We’ve translated an excerpt (Interview with Giacomo and Piero Despali, edited by Mimmo Sersante, published by Derive Approdi) of this book, which documents a long interview with two of the participants in the political collectives in the late 1970s. We haven’t translated it because of political nostalgia, but because it deals with the question of how to defend wages and workers’ independent organisation in times of crisis and repression. At the time of the political collective’s life, the large factories were coming under increasing attack and being isolated from the rest of the movement, and the remaining political activity primarily involved small companies, student-workers, workers who worked from home and the unemployed. There are bits and bobs to learn for our situation today. Here we can refer to our recent articles on the ‘Don’t Pay’ campaign, about the current strike wave and the role of workers’ vanguards in the current moment.
The text on the back cover of the book can serve as a brief general introduction to the Political Collectives:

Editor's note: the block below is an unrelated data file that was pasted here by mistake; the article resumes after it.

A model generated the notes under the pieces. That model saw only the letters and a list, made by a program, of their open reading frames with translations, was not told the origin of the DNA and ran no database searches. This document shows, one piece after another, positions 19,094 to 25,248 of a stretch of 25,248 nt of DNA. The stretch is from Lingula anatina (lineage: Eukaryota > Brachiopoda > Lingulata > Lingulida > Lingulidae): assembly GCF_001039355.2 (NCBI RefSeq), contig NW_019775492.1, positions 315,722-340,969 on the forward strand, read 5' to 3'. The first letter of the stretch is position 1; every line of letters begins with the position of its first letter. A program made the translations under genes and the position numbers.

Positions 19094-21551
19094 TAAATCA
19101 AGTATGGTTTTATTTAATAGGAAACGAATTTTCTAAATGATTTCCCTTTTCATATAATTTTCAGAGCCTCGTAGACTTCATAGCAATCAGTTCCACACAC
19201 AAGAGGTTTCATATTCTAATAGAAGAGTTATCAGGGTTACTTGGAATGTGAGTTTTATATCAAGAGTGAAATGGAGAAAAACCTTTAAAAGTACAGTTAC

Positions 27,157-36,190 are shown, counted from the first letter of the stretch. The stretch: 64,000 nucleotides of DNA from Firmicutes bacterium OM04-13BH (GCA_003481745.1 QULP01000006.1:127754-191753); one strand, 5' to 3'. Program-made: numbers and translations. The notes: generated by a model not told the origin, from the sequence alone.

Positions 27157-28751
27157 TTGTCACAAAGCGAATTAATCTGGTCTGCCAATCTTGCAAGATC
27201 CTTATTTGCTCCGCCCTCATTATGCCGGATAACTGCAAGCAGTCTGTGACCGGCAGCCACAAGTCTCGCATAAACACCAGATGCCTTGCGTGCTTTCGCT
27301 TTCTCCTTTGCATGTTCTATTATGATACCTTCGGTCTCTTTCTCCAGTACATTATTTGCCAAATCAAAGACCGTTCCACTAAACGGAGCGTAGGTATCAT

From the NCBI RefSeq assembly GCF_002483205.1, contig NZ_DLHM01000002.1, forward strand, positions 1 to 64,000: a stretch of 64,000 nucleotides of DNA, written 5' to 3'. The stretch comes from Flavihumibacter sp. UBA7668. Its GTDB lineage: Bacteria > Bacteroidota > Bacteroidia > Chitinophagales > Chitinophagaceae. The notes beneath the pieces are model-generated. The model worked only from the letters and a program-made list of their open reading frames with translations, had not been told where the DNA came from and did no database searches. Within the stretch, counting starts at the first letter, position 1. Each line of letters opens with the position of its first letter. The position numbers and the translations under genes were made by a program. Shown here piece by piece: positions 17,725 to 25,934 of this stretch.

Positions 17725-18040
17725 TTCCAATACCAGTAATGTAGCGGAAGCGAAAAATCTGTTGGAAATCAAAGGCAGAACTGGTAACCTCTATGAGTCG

“The story of the political collectives for workers’ power began in autumn 1974, after the experience of Potere Operaio came to an end. The project was founded on an explicit strategy of forming strong territorial roots, of political-military unity of militancy and a trajectory that can lay claim to a rich and refined theoretical-cultural development in the tradition of Operaismo.  In this political laboratory, which could make use of a strong presence within the ambit of the university and which comprised a radio (Sherwood) and a magazine (Autonomia), comrades engaged in inquiries and analyses about the contemporary process of productive restructuring. These inquiries would form the concept of the ‘diffuse factory’ that gave life to the ‘social worker’, the figure of the modern precarious worker that would be destined to take on a central role in the political conflicts of the class. Within the vast area of their region, the collectives organised political-military mass actions against the fascists, responsible representatives of the repression and the factory hierarchy for which they were able to count on various groups, each corresponding to a specific level of organisation. The increasing scope of these practices galvanised in the famous ‘night of the fires’, which saw dozens of parallel attacks in various cities of the region. The repressive operations of the 7th of April 1979 [which saw thousands of comrades arrested – the translator], and those in the following years, aimed at the destruction of this organised network and its revolutionary project, which was amongst the strongest, most consolidated and intelligent within the galaxy of autonomy.”